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  • Free choice of equipment?

    Is it possible to name a specific model/brand on a bid when purchasing equipment with grant money?Or do you have to define non-exclusive specs for the equipment and then must accept a bid simply because its cheaper? This is ok if the equipment is good but I'm just thinking that I wouldnt trust some of the cheaper equipment thats made overseas. After all lives are at stake. How do you make sure that you get the equipment you really want? After all "good quality" is not a valid spec.
    Last edited by koechler; 08-11-2010, 12:32 PM.

  • #2
    Originally posted by koechler View Post
    Is it possible to name a specific model/brand on a bid when purchasing equipment with grant money?Or do you have to define non-exclusive specs for the equipment and then must accept a bid simply because its cheaper?
    With our grant, the stipulation was that all purchases were made in accordance with our local governing policies. We obtained permission from our Town Council to purchase specific brand items because some were unique to a single manufacturer and because another offered specifc options that we felt justified the preferential selection of that manufacturer over another competitive manufacturer.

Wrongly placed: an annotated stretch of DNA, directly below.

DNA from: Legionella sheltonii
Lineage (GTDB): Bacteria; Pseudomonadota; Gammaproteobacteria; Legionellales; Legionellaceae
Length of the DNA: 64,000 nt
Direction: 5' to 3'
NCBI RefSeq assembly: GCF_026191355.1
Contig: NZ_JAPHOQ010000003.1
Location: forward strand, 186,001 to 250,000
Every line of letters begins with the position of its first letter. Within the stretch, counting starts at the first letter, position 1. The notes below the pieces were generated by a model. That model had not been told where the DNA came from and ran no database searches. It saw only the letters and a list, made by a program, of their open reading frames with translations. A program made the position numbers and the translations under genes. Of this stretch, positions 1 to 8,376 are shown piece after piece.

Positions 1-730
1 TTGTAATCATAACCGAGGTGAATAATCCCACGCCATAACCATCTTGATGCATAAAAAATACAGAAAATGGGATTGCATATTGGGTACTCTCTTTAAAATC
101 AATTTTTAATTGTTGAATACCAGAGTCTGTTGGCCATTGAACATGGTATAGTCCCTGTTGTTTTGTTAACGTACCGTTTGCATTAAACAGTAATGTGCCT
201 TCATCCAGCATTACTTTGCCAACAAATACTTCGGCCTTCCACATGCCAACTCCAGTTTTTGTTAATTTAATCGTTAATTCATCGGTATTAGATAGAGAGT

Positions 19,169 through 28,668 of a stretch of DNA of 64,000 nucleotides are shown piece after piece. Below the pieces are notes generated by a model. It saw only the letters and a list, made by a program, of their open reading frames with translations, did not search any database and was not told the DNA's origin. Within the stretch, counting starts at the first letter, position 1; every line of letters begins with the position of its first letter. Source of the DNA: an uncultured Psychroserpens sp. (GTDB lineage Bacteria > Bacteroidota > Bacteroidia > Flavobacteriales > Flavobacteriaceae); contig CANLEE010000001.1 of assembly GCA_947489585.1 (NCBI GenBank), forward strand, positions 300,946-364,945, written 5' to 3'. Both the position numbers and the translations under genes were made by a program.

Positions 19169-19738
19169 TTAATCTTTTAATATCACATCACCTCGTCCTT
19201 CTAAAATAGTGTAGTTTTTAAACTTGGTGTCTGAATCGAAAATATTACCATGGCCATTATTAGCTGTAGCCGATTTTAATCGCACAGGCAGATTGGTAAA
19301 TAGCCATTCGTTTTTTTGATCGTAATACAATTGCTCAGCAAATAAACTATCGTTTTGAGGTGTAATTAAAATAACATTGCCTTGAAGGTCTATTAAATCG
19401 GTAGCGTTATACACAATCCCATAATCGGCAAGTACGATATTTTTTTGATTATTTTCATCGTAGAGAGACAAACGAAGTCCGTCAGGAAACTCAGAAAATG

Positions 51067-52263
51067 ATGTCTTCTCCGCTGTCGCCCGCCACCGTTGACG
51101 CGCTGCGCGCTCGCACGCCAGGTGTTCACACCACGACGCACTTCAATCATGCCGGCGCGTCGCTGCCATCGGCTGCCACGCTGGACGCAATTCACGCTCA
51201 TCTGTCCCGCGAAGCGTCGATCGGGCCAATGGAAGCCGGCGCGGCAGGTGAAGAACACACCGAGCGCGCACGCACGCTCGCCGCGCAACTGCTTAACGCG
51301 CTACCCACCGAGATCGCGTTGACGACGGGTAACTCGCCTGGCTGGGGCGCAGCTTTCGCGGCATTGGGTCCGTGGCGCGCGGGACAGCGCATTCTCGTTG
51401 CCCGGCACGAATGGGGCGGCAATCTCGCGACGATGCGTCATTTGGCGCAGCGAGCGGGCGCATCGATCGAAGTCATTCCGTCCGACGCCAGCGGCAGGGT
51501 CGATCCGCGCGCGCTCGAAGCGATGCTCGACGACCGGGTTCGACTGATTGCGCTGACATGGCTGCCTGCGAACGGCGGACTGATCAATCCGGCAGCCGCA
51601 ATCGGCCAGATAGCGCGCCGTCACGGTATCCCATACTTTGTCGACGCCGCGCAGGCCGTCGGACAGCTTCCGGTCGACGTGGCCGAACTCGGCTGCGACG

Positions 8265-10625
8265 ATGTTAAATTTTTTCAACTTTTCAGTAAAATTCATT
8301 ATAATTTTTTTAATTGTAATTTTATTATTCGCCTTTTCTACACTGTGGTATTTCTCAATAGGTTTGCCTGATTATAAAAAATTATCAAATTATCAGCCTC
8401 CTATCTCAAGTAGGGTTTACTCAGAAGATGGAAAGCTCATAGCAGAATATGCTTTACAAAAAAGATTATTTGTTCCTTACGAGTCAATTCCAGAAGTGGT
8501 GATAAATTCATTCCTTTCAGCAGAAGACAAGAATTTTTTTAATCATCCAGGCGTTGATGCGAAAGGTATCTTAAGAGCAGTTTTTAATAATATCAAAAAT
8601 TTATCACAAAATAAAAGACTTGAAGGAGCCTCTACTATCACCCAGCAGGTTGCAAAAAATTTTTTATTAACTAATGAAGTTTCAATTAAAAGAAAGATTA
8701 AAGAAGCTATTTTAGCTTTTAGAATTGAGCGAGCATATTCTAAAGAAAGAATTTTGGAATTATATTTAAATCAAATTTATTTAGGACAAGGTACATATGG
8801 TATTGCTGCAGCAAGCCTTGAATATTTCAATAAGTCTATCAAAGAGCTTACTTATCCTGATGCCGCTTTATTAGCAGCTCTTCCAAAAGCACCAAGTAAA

"Nemo Plus Voluptatis Quam Nos Habant"
    sigpic
    The Code is more what you'd call "guidelines" than actual rules.

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    • #3
      The solution I've seen is to get two quotes for the same brand/make/whatever equipment from two vendors. So long as you can justify needing that particular brand (I have a hard time seeing it justified as far as apparatus, bunker gear, etc).

      Even if it's a manufacturer that protects dealers regions, they will provide a factory direct or an industrial vendor quote.

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      • #4
        Write a "generic" bid spec or request for proposal leaving out brand names, request bids from vendors, have justification in writing as to why you choose the bid you did.

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        • #5
          When we went out to bid on turnout gear & leather boots this past year we included in the specs that all gear must be American made.
          It still allowed us to accept multiple bids, but let us buy the American made leather boots that we wanted instead of chinese imports that were almost the same cost. We made up the difference in price with our own funds.$25.00 per pair didn't seem to be a big difference to stay with American made products. The best part is they are made in a factory that is only 30 miles from our station. Buying locally and supporting American jobs owned by an American Company. The gear is made about two &1/2 hours from us in the next state.

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          • #6
            Originally posted by islandfire03 View Post
            When we went out to bid on turnout gear & leather boots this past year we included in the specs that all gear must be American made.